Continuing from my previous column, I’m going to be running through the second decade of graphical MMORPG launches and picking the best title to debut in any given year. From doing the first decade, I know that this thought exercise isn’t always fair; some years have several great contenders, while others see one mediocre one rise due to a lack of competition.
Still, it’s kind of fun to look back at MMO history and to see which game was really the best of that year. And if you ever felt sore that a particular title got overlooked, well, consider this a retroactive awards ceremony of some sort.
Let’s dive right in where we left off with 2007!
In peaceful villages and bubbly burgs, you just know that there’s bound to be an abundance of happy music! Whenever the Battle Bards regroup to lick their wounds and drink the terrors away, they often find that happy town music is perfect to soothe jangled nerves and re-center one’s heroism. There’s plenty of those tunes in today’s episode, so recoup with them as they listen to the songs of the common folk.
Battle Bards is a bi-weekly podcast that alternates between examining a single MMO’s soundtrack and exploring music tracks revolving around a theme. MOP’s Justin co-hosts with bloggers Steff and Syl. The cast is available on iTunes, Google Play, TuneIn, Pocket Casts, Stitcher, and Player.FM.
Who: MJ Guthrie
When: 2:00 p.m. EDT on Monday, June 11th, 2018
Players will be trying to capture the spirits of monsters while participating in an array of quests. These will reward Ancient Shards, which can be turned in for a goodie chest, XP, a key bundle, or a random Puzzle Box. The event is running from now through June 6th.
“The Ancient King Ramsus and his wife Queen Shepsut have returned to the world of Atreia,” NCsoft said. “With them have arrived mysterious monsters that threaten all inhabitants of Atreia. Help them return the monsters to their time, and get rewarded with EXP and fabulous prizes.”
Fabulous, people, FABULOUS.
NCsoft’s first quarter 2018 financial results are in, and it’s… kinda OK? Guild Wars 2 saw a big drop-off, though that’s to be expected since the previous quarter saw revenues from Path of Fire. “GW2 sales dropped 32% QOQ but increased 66% YOY, as some of the 2nd expansion pack effect was included,” NCsoft notes.
Blade & Soul continues to perform well QOQ, though it’s lost a quarter of its revenue YOY, and Aion revenues surged, NCsoft says, “fueled by the change in the monetization scheme.” Lineage itself at one time seemed to drive the company all by itself, but it’s down QOQ and YOY too. So is the company’s mobile games branch, which was riding high on Lineage M last year but is now “stabilizing” at what one might assume is a more realistic number (which is still higher than the five big MMORPGs combined).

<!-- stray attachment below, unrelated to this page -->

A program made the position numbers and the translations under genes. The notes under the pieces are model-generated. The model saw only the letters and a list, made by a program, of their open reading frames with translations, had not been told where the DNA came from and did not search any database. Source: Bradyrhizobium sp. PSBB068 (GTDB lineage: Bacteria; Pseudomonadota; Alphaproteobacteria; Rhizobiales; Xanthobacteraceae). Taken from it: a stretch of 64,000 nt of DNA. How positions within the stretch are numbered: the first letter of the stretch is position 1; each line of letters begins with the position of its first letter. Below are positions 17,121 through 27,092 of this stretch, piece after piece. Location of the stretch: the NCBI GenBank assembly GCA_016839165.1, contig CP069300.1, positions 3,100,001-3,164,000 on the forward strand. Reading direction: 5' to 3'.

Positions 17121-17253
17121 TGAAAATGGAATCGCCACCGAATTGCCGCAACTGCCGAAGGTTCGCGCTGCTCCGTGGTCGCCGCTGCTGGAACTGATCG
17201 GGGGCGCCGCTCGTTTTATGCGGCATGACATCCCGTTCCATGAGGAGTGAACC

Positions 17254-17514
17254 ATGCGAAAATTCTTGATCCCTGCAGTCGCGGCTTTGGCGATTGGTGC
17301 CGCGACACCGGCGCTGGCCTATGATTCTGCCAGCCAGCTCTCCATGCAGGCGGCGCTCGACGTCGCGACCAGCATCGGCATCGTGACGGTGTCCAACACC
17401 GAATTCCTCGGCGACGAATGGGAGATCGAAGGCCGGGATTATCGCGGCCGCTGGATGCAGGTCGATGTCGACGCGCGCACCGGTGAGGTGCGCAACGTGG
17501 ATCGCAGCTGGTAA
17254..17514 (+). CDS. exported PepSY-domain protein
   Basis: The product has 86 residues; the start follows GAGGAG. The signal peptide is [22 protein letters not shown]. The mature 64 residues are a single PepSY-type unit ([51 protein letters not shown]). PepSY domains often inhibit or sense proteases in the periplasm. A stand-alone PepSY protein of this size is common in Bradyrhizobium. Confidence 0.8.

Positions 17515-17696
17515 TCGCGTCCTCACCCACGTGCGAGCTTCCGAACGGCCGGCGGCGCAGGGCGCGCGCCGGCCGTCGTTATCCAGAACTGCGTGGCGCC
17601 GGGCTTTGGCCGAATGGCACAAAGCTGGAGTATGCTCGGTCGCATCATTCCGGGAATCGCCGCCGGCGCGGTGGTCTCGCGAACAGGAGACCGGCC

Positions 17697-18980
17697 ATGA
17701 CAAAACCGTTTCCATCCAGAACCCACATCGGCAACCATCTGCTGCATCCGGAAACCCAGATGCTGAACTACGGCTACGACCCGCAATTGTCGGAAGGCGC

As MMO Culture reports, the investor call itself admitted that Blade & Soul II for mobile has already been delayed into 2019 as it “didn’t meet expectations.” It’s apparently gotten a new team and new redesign, which is basically what happened to Lineage Eternal way back when, you’ll recall. And speaking of that: Project TL is supposedly still on schedule, with a launch still on track for next year.
On April 25th, Aion EU is going to merge its eight servers down to four, creating one German, one English, one French, and one Polish server. Gameforge did give itself some wiggle room and warned of the possibility of a date change.
Players on affected servers can choose to transfer their characters to a specific shard through May 15th. Aion is planning to hand out relocation gifts to all players, including a greater minion contract and 30 days of hanging with a white tiger.
In addition to the announcement, there’s a more in-depth FAQ that answers specific questions.
If we judged MMOs by their numbers alone — and I’m not suggesting we do so — then the original Lineage would be the crowing rooster strutting about the hen house. It’s also been one of those games that I’ve always intellectually acknowledged was a huge hit for some reason but never gave much attention. I think it’s because, contrary to many western MMOs, Lineage is primarily an Asian phenomenon. That doesn’t mean it should be shunned, of course, but just that it may be difficult to understand when you’re on the outside of it.
So let’s back up the memory truck to September 1998, when a then-fledgling NCsoft rolled out a Diablo-style isometric MMO and struck virtual gold in South Korea. At the time, gaming rooms were becoming a huge thing in the country. A recession had hit, giving people a lot of time with nothing to do, and the government was rapidly expanding the broadband network. In the face of this perfect storm, titles like StarCraft and Lineage became overnight household fixtures — and remained so for decades to come.
Even if you haven’t played Lineage and you don’t know anyone who does, trust me: Millions and millions of players have. As former Senior Producer Chris Mahnken once said, “Lineage keeps going because it’s just plain fun.”